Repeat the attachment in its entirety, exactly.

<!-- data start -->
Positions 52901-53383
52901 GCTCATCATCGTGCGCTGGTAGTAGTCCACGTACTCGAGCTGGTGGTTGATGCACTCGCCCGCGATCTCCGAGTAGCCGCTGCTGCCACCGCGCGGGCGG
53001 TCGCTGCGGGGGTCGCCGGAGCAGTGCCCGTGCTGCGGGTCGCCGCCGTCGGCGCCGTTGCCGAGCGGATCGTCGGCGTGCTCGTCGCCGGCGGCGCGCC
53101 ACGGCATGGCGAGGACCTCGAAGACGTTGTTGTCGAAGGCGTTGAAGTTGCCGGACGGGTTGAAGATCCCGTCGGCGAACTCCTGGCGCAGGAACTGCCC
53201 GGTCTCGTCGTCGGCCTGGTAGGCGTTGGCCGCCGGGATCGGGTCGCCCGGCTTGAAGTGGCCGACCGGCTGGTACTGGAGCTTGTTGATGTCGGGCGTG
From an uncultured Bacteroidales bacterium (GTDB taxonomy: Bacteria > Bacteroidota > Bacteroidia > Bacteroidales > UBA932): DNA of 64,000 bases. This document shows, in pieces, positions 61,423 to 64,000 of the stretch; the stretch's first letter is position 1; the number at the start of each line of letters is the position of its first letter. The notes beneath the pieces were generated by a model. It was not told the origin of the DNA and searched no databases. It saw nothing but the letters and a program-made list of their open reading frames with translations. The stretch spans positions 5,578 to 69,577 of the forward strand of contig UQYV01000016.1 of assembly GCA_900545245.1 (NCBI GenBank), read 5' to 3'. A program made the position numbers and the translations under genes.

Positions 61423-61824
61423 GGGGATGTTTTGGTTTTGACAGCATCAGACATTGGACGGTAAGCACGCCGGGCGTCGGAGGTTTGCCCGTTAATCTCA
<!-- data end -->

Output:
Positions 52901-53383
52901 GCTCATCATCGTGCGCTGGTAGTAGTCCACGTACTCGAGCTGGTGGTTGATGCACTCGCCCGCGATCTCCGAGTAGCCGCTGCTGCCACCGCGCGGGCGG
53001 TCGCTGCGGGGGTCGCCGGAGCAGTGCCCGTGCTGCGGGTCGCCGCCGTCGGCGCCGTTGCCGAGCGGATCGTCGGCGTGCTCGTCGCCGGCGGCGCGCC
53101 ACGGCATGGCGAGGACCTCGAAGACGTTGTTGTCGAAGGCGTTGAAGTTGCCGGACGGGTTGAAGATCCCGTCGGCGAACTCCTGGCGCAGGAACTGCCC
53201 GGTCTCGTCGTCGGCCTGGTAGGCGTTGGCCGCCGGGATCGGGTCGCCCGGCTTGAAGTGGCCGACCGGCTGGTACTGGAGCTTGTTGATGTCGGGCGTG
From an uncultured Bacteroidales bacterium (GTDB taxonomy: Bacteria > Bacteroidota > Bacteroidia > Bacteroidales > UBA932): DNA of 64,000 bases. This document shows, in pieces, positions 61,423 to 64,000 of the stretch; the stretch's first letter is position 1; the number at the start of each line of letters is the position of its first letter. The notes beneath the pieces were generated by a model. It was not told the origin of the DNA and searched no databases. It saw nothing but the letters and a program-made list of their open reading frames with translations. The stretch spans positions 5,578 to 69,577 of the forward strand of contig UQYV01000016.1 of assembly GCA_900545245.1 (NCBI GenBank), read 5' to 3'. A program made the position numbers and the translations under genes.

Positions 61423-61824
61423 GGGGATGTTTTGGTTTTGACAGCATCAGACATTGGACGGTAAGCACGCCGGGCGTCGGAGGTTTGCCCGTTAATCTCA